Fairdale High receives forklift donation for its magnet program
The $15,000 forklift was donated to Fairdale High on Wednesday from Clark Material Handling Co. and Cardinal Carryor, Inc.
LOUISVILLE, Ky. (WDRB) -- Students at Fairdale High will soon learn how to operate a new forklift as part of their heavy equipment science magnet program, which trains them for careers in the construction and manufacturing industry.
The $15,000 forklift was donated to the school on Wednesday from Clark Material Handling Co. and Cardinal Carryor, Inc.
“This donation is truly a game changer for our students,” said Dave Myers, one of two heavy equipment science instructors at Fairdale. “Along with our two new forklift simulators, which will allow our students to gain needed experience before they climb behind the wheel, this creates another avenue of career opportunities in the booming manufacturing fields.”
In Kentucky, individuals must be licensed as a forklift operator in order to be OSHA compliant, said Toe Lie, another heavy equipment teacher at Fairdale.
“With the UPS hub here in Louisville and the warehouses in the surrounding areas, there’s a tremendous need for forklift operations in Jefferson County, making a certification in this field extremely valuable," Lie said.
He added certified forklift operators can earn a starting rate of $28 per hour.
“It is with great pleasure that Clark Material Handling and Cardinal Carryor donate a forklift to Fairdale High School for use in the school’s educational programs teaching material handling,” said Dennis Lawrence, president and CEO of Clark Material Handling. “As part of our Raising Hope program we are committed to working with our communities in developing educational and philanthropic partnerships. We trust this gift will bring many years of service to you and help prepare your students to be career ready.”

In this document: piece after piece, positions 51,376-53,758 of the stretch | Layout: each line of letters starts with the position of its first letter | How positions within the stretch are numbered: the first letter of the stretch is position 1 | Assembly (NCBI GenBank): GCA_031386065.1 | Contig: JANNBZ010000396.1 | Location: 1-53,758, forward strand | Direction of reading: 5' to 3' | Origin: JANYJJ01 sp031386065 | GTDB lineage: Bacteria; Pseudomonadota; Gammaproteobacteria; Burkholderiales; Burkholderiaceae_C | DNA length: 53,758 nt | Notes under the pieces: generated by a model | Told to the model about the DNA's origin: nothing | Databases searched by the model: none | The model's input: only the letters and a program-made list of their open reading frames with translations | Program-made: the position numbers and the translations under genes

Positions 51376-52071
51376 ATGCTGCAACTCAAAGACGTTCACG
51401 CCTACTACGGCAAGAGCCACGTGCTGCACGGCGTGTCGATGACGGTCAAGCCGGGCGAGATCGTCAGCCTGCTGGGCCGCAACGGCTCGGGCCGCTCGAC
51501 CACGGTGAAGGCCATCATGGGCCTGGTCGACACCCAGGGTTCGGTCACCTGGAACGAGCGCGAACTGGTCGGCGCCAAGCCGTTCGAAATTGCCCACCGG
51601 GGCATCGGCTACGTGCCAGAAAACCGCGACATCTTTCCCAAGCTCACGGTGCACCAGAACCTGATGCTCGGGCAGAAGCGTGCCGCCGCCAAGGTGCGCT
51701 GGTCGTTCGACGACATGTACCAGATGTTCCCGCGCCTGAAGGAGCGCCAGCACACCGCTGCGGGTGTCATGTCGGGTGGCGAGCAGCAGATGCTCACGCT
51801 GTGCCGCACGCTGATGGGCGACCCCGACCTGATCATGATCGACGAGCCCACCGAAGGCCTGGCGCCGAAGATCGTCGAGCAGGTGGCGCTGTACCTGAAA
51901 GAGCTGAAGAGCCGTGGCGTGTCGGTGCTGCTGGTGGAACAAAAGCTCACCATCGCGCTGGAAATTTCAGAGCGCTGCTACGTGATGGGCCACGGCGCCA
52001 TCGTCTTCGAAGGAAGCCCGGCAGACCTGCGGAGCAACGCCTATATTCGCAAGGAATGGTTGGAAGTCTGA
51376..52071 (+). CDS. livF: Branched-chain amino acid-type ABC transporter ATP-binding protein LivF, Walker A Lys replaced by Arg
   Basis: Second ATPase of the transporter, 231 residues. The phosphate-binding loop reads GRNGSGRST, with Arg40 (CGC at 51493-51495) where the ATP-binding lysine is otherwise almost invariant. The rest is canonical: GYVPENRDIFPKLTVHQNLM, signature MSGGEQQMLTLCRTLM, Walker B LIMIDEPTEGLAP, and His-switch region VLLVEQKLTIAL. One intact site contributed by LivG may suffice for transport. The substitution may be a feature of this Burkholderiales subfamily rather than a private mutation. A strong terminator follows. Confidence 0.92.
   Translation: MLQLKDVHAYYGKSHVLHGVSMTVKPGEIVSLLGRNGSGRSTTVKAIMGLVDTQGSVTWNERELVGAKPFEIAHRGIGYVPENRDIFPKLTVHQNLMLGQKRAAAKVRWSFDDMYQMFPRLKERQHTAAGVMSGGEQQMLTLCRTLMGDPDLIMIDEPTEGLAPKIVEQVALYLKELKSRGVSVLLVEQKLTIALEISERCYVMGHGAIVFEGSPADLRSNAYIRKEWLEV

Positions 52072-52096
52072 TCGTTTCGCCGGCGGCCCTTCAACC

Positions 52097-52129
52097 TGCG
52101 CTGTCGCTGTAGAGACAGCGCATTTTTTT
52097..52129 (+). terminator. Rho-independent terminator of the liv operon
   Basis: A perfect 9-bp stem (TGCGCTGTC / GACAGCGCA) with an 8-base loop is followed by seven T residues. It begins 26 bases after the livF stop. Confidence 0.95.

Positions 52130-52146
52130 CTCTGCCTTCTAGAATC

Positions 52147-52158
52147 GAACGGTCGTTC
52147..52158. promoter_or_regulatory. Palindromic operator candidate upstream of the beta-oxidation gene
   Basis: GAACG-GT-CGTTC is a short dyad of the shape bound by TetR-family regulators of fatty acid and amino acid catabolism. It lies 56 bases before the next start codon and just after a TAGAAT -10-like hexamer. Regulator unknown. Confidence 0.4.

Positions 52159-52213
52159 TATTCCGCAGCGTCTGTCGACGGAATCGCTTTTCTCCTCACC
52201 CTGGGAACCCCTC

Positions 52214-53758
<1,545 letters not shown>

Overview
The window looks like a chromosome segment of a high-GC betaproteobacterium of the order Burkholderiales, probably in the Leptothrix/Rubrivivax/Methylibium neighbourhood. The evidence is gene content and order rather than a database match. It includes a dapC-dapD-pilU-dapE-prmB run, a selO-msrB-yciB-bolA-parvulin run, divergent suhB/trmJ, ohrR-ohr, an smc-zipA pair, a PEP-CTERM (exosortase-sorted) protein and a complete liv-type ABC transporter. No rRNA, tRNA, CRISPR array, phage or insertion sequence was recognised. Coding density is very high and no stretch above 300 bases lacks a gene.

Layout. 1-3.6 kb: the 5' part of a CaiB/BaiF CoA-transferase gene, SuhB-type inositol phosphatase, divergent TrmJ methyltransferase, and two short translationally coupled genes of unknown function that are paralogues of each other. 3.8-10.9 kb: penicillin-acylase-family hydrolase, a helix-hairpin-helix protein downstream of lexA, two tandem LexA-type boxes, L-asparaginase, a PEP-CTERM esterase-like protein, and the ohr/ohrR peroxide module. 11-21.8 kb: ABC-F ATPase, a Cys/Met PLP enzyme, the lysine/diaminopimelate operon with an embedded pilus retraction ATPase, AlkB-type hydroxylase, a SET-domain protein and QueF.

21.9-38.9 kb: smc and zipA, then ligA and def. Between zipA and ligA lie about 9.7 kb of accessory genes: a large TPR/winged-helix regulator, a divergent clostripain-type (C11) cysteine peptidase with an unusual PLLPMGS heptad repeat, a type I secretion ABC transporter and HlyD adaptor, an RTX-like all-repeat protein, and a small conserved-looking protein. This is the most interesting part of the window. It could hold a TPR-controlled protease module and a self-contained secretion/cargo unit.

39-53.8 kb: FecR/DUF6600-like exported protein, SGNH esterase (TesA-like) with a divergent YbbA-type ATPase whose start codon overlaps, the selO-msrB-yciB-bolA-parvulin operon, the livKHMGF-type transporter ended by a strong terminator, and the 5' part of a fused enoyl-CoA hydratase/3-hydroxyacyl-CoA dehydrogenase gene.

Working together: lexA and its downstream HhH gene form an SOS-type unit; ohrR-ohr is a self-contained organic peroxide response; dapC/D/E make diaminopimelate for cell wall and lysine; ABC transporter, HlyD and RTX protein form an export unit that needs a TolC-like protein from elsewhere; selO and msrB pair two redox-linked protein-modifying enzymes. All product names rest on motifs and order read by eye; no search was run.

Fairdale’s Heavy Equipment Science program was initiated 17 years ago to address the growing need for skilled labor and equipment operation.
Students receive hands-on experience on numerous pieces of machinery, often logging equipment hours through community projects such as cleaning up storm damage, building retention basins and setting up for community functions.
They also have the opportunity to receive certification from the National Center for Construction Education and Research (NCCER), and graduates are able to launch successful careers in the construction industry with local employers.
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